For over two years we’ve been concerned about the fall in investment rounds to UK businesses. So we are pleased to see this decline abating in our analysis of equity investment activity in the first half of this year, as well as a record level of cash invested.
But, as usual, beneath the surface there are some interesting undercurrents. The fact that later-stage companies are seeing a drop in deals is still a cause for concern.
Another more recent trend is the rise of the international investor, particularly for funding the largest investment rounds. International appetite for backing UK companies, particularly from China and Japan, is stronger than ever. It is difficult to say whether this is because of or despite Brexit. But either way we should pause to question why these companies had to look so far afield for the investment they needed.
Figure 1. Deal numbers over time: UK-based funds vs foreign funds
Source © Beauhurst (not under a Creative Commons licence)
The graph shows a slow but steady increase of investment from funds headquartered outside of the UK. Are foreign investors dribbling small amounts of capital into high-growth UK firms, or are we instead seeing large swathes of foreign cash feeding UK unicorns, in the absence of sufficient domestic resource?
Figure 2. Deal numbers by investment bracket (UK and non-UK headquartered investors, H1 2017)
Source © Beauhurst (not under a Creative Commons licence)
The answer is, broadly, yes to the latter. More deals at the top end of the scale (£20m+) are funded by non-UK investors than by UK funds, which congregate disproportionately at the lower end of the scale (deals between £0-5m).
It would be easy (and perhaps natural) to associate this effect with Brexit – either positively or negatively; Brexit could have reduced the capacity/appetite of domestic funds to invest, or it could have made the UK a more attractive place for foreign investors to hold assets. But, as our first graph shows, the increase in foreign investment began in the second half of 2015, at which point Brexit was virtually unheard of:
Figure 3. Interest over time
Source: © Beauhurst (not under a Creative Commons licence) – using Google Trends
This suggests a phenomenon with broader causes than one referendum. Nonetheless, the question of whether the UK’s departure from the EU will affect investment, particularly in rapidly scaling companies, is an important one. Some commentators have queried whether the UK’s unicorn herd will survive in the absence of capital from the European Investment Fund, which invests in many UK funds and as such provides larger pools of cash on which they can draw.
There are nine UK unicorns identified by Beauhurst, and of the 71 funds which backed them, 13 per cent are or have in the past been recipients of EIF funding. The unicorns have raised £1.98 billion between them, of which EIF-backed funds contributed to rounds worth £271.7 million, meaning that EIF-backed funds contributed to 13.7 per cent of the total amount invested in these high-growth companies. This is not an insignificant proportion by any means, though it is not possible to draw firm conclusions from a sample of just nine companies. The relatively small size of the figure may nonetheless provide some reassurance that the future of UK unicorns is not entirely gloomy in the wake of Brexit.
It is not that the cash to create unicorns doesn’t exist in the UK – it’s that asset managers still seem shy of the venture capital asset class. It is our hope that the forthcoming Patient Capital Review, on which we collaborated with HM Treasury, will encourage movement in the right direction.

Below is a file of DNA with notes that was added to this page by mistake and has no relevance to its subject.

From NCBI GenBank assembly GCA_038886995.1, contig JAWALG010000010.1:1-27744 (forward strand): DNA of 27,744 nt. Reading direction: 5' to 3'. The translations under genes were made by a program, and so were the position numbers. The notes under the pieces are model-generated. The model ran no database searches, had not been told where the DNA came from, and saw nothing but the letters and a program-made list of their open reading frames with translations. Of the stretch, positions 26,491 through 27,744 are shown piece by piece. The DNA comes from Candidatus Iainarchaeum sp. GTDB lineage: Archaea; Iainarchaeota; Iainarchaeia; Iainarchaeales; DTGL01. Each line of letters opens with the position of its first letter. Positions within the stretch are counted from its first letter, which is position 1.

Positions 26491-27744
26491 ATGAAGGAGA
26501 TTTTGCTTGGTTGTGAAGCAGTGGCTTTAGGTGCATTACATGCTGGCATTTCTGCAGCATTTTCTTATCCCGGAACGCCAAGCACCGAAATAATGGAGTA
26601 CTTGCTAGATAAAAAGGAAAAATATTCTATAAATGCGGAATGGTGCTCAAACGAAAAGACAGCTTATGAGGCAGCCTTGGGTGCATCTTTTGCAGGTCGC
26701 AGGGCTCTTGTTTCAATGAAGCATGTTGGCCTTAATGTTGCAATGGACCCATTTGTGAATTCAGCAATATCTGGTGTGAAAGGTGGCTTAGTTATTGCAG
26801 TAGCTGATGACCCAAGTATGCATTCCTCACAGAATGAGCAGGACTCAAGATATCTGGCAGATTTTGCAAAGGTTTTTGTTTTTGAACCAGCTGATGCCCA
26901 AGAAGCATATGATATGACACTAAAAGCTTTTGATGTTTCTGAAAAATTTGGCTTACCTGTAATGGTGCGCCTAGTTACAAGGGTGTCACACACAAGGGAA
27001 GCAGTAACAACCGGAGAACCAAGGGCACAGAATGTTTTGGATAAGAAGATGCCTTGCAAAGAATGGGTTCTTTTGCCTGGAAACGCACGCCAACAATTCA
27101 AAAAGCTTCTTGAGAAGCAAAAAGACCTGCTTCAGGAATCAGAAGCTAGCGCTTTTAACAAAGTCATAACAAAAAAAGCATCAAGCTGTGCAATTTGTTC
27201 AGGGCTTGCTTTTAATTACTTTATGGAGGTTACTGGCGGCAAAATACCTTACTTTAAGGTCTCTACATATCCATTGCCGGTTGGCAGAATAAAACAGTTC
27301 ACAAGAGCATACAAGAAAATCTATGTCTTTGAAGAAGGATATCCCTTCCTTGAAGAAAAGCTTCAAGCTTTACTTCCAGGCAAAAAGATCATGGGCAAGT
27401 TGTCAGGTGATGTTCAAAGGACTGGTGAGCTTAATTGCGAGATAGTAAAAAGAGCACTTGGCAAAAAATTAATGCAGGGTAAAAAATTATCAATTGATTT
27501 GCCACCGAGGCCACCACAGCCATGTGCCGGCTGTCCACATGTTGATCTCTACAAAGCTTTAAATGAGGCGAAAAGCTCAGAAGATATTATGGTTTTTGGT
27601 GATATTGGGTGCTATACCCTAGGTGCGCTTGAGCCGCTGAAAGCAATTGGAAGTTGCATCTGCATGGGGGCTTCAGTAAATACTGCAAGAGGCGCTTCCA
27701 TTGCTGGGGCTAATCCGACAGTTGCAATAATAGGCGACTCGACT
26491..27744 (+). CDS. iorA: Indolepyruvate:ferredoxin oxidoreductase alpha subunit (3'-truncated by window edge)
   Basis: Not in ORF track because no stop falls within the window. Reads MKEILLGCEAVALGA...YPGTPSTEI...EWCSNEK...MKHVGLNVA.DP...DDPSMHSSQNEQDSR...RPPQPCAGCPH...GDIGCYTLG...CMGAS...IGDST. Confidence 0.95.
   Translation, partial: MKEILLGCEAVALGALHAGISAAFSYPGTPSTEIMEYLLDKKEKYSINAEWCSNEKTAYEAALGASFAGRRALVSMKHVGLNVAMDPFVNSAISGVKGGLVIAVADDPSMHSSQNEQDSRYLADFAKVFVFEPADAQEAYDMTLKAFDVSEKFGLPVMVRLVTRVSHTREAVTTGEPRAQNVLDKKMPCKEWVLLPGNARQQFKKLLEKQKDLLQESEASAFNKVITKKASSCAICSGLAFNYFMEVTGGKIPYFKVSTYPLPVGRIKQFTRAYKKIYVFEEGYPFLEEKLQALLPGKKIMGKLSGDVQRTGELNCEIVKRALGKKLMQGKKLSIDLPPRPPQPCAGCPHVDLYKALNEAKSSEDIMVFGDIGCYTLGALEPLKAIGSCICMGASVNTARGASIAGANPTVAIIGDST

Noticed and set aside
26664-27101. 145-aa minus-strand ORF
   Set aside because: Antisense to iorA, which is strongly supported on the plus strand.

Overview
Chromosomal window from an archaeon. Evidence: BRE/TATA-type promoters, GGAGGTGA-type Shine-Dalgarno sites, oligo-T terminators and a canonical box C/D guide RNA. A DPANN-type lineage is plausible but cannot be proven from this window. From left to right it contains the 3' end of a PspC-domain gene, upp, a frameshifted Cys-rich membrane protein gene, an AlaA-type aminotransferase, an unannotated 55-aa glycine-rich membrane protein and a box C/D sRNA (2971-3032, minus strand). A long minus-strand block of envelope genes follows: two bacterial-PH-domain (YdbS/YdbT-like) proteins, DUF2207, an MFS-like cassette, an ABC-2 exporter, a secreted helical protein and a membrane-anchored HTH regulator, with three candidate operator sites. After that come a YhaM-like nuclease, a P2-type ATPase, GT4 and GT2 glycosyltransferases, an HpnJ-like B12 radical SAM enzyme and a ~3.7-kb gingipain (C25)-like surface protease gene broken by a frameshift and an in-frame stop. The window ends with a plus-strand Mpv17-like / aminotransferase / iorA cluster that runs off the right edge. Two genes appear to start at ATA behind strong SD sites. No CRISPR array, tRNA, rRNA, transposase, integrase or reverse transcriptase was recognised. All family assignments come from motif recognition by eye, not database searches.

One of the options put forward by the Patient Capital Review is the establishment of a National Investment Fund, which the Treasury says will help create more British unicorns. If that went ahead, it would be yet another chapter in the periodic anxiety the UK government and banks feel about the long-term capital funding shortfall faced by companies. But is it the best possible solution?
Unicorns require significant – and expensive – nurturing. We looked at our historic (and current) data on any British company that reached unicorn status, and saw that on average they raised over £200 million, across around seven rounds.
New money for growing UK companies is always something to be welcomed, particularly given the current need to compete with extremely well-funded American companies. But, as the government admits, the new fund may end up being sold off to the private sector once it reaches a certain stage. As these anxieties will bubble to the surface every time the economy is going through a rough patch, one can only imagine similar funds would be established in the future – only to be sold off or listed.
A bolder, longer-term idea would be to establish a UK sovereign wealth fund that invested heavily in unlisted companies. The Conservative manifesto promised several infrastructure sovereign wealth funds funded by shale gas and public asset sales. That would be good, but infrastructure investment is not all we need. UK companies need consistent firepower to compete in the world-stage. Firepower that is there when the next economic crisis comes around.
- The post gives the views of its author, not the position of LSE Business Review or the London School of Economics.
- Featured image credit: Searching for the pot of gold at Silicon Roundabout, by Tom de Grunwald, under a CC-BY-NC-SA-2.0 licence
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Pedro Madeira is Head of Research at Beauhurst, overseeing a team tracking investment into high-growth UK companies and monitoring trends around the country. He is an in-demand commentator on equity investment, crowdfunding and the fast-growth landscape. Before joining Beauhurst in 2011, Pedro worked at The Mergermarket Group. He holds a BA and MPhil in Philosophy from King’s College London and the IMC qualification from the CFA Society.